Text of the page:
Over the past few years, a lot has been written about them, but not much has been said. Now they finally have a chance to talk about where they came from, the tribulations that almost destroyed them and their own goals. In other words, if you think you have PARAMORE figured out, you better think again. STORY: Jonah Bayer PHOTOS: Roberto Chamorro.
Rice-A-Roni may historically be “the San Francisco Treat,” but judging by the locale outside the city’s historic Warfield Theater, the delicacy of choice seems to be crack cocaine. Fortunately, that doesn’t seem to bother the line of fresh-faced kids sitting on the sidewalk contently surfing on their Sidekicks, a stark contradiction to the sea of homeless people shuffling past them muttering incoherently. The crowd gathered to see Paramore perform seem oblivious (maybe more accurately, unperturbed) by the not-so-clandestine drug transactions happening all around them, or the fact that despite Paramore’s otherwise wholesome image, tonight’s venue is directly adjacent to a strip club.
Even though it’s high noon and broad daylight outside, a concierge at the Hotel Metropolis suggests taking a cab to the venue for safety reasons, despite the fact that the Starting Line’s tour bus is in plain view from the hotel’s entrance. Apparently, it’s a popular San Francisco pastime for touring bands to watch drug dealers pull crack rocks out of their mouths to sell to the strung-out masses. Backstage in the Warfield’s catering area, a mustached member of the theater crew will inappropriately inform the members of Paramore-Hayley Williams, Josh and Zac Farro, Jeremy Davis and Taylor York-that the sidewalk outside is the only place in the world where you can get “crack and AIDS at the same time.” The comment makes the band laugh uncomfortably.
Despite the bad vibes in front of the Warfield, anticipation for the show remains high. “Hayley Williams is one of my biggest heroes,” explains 15-year-old Emily, who, like many of the girls in the audience tonight, is sporting the same multi-color eye makeup Paramore’s 19-year-old frontwoman is rocking in their desert-themed video for “Crushcrushcrush.” Em’s been unapologetically sitting in line since 6 this morning-a full 12 hours before the doors open-causing one to speculate that if her parents knew what she was up to right now, she would legitimately be grounded until she was Williams’ age. “[Hayley’s] stunning and she’s got great style and she’s not like every other girl who’s kind of slutty,” Emily continues, perking up when asked what qualities she specifically admires in the frontwoman. “She’s definitely someone to look up to.”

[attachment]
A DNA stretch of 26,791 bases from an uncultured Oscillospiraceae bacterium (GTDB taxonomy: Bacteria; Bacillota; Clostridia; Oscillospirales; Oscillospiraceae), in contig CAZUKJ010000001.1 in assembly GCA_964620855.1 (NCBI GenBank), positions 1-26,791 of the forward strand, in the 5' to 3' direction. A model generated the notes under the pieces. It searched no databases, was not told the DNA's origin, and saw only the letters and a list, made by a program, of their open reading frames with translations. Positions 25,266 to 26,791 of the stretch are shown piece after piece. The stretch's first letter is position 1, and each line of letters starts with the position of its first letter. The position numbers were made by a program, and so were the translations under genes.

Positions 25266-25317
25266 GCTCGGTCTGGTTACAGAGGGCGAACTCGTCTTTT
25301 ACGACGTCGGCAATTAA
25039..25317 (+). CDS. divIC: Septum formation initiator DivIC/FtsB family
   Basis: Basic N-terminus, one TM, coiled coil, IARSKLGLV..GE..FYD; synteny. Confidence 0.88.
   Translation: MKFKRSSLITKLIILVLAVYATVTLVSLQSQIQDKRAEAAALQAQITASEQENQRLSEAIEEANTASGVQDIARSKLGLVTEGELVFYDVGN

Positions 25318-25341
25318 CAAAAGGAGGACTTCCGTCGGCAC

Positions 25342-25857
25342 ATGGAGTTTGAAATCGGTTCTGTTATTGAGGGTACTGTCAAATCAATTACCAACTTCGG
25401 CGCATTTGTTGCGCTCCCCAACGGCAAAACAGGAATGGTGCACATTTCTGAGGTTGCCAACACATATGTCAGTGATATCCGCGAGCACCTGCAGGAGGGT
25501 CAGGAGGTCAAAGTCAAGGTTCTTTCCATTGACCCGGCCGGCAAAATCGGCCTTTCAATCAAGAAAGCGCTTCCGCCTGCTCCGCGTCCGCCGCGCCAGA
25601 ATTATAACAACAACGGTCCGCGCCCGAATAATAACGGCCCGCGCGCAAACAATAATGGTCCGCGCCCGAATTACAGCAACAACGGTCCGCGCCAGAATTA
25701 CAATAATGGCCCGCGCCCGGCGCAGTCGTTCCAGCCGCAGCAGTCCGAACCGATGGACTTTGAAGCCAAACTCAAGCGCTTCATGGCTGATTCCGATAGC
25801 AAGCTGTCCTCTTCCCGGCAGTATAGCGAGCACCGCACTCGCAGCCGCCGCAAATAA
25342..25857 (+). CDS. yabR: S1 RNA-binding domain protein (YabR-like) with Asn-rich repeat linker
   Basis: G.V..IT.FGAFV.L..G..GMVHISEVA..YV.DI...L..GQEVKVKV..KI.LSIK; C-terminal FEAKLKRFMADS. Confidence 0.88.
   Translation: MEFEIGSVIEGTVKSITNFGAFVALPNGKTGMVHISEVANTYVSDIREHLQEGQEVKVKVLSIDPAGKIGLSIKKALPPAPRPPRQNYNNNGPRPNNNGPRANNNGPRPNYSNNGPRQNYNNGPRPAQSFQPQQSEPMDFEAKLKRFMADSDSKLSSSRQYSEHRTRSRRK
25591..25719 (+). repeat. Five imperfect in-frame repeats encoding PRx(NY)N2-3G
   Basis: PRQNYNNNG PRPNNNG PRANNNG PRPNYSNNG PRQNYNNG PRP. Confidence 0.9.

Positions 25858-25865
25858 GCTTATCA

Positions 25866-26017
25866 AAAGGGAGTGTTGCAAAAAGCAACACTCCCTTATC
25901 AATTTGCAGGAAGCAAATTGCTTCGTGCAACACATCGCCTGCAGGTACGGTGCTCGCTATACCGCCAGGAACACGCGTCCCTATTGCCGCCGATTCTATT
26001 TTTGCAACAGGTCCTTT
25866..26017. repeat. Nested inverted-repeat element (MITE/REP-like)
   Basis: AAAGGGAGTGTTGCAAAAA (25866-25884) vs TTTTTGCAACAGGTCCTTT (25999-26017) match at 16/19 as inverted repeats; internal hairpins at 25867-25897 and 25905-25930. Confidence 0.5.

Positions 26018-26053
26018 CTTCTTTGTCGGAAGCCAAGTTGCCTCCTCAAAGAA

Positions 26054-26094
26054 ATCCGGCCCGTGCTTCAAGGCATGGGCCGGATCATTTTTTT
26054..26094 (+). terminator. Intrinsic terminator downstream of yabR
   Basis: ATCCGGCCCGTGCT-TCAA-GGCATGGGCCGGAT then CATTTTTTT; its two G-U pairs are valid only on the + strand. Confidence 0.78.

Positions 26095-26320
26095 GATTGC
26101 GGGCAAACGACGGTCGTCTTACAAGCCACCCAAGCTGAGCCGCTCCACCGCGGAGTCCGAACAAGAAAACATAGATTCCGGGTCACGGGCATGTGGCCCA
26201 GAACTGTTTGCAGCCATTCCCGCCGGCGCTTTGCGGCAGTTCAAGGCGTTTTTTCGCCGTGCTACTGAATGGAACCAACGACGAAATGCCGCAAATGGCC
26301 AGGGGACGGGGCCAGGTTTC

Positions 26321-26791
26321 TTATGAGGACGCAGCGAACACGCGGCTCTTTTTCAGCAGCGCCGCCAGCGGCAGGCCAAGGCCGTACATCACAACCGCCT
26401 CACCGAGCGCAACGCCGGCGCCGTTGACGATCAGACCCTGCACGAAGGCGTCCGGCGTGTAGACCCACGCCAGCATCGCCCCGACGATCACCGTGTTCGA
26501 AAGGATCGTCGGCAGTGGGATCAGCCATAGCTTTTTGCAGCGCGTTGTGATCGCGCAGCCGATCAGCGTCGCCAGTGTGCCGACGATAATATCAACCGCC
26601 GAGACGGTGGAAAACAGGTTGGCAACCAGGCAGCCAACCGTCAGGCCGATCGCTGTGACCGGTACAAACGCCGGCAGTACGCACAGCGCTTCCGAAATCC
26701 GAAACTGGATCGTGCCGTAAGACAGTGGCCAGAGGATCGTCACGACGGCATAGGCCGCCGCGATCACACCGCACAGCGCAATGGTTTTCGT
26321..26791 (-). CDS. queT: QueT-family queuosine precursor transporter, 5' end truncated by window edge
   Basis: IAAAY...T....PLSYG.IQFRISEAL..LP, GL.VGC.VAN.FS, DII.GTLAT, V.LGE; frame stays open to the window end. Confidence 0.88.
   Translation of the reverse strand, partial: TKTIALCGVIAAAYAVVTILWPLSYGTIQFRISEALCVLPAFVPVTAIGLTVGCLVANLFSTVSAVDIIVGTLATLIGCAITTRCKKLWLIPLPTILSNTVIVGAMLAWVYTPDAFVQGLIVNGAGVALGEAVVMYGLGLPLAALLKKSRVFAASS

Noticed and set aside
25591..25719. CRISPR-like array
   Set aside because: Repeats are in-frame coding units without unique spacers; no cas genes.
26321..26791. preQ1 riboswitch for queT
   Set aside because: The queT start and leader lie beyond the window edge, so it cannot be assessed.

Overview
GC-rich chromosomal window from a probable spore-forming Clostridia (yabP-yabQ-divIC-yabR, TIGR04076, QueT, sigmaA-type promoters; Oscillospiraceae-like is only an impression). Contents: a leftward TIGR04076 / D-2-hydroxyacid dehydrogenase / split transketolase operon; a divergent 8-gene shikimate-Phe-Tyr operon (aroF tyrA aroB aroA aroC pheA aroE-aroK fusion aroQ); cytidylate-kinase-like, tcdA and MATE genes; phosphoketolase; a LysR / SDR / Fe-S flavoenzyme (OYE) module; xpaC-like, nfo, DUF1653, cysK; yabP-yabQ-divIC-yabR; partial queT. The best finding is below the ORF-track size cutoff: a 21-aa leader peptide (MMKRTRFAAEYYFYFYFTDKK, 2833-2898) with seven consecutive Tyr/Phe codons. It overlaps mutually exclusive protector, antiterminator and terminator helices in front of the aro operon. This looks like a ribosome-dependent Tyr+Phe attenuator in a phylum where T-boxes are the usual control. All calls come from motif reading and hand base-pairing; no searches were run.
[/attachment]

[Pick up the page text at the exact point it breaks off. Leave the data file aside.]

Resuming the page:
It’s a sentiment echoed by the crowds, both male and female, at nearly every show on the band’s headlining tour. However, along with this type of influence comes an amount of stress and scrutiny usually reserved for child actors, the combination of which nearly tore the band apart last summer. Adolescence may never be a cakewalk, but doing it under a media microscope makes it even more difficult. In other words, “Pressure” isn’t just the name of one of Paramore’s songs-for these kids, it’s a way of life.
To truly understand the chain of events that have unfolded over the past year, one needs to go back to a classroom in Franklin, Tennessee, where Paramore were born in 2002. “I started going to private school, and one day this little fat kid comes up to me and he’s like, ‘What’s up? I’m in a band with my brother!’ and that was the whole turning point,” Williams recounts from the front lounge of the band’s tour bus the next morning in Ventura, California, her voice taking on a cartoonish inflection when she imitates her first conversation with the then pre-pubescent drummer Zac Farro. At the time, Williams had recently moved from to Franklin from Meridian, Mississippi, with her recently divorced mother, and after a failed attempt at public school, she found herself at a private school alongside the Farro brothers.
At this point, Zac and his older brother Josh were practicing together after school, while Williams was in a traveling funk cover act called The Factory with bassist Jeremy Davis. Paramore didn’t come together until Williams started separately jamming with the brothers, as well, and discovered they needed a bassist of their own to complete their lineup. “I didn’t know the Farros yet; they met me at a Starbucks,” Davis recounts with a laugh about his first interaction with the brothers. “Zac just came up and ran in my car. I remember thinking, ‘This is not going to work because this kid is way too young,’ but that first day of practice was amazing. I knew we were onto something.” From there, the band enlisted Williams’ next door neighbor, Jason Bynum, on guitar and started writing the songs that would eventually become their 2005 Fueled By Ramen debut, All We Know Is Falling.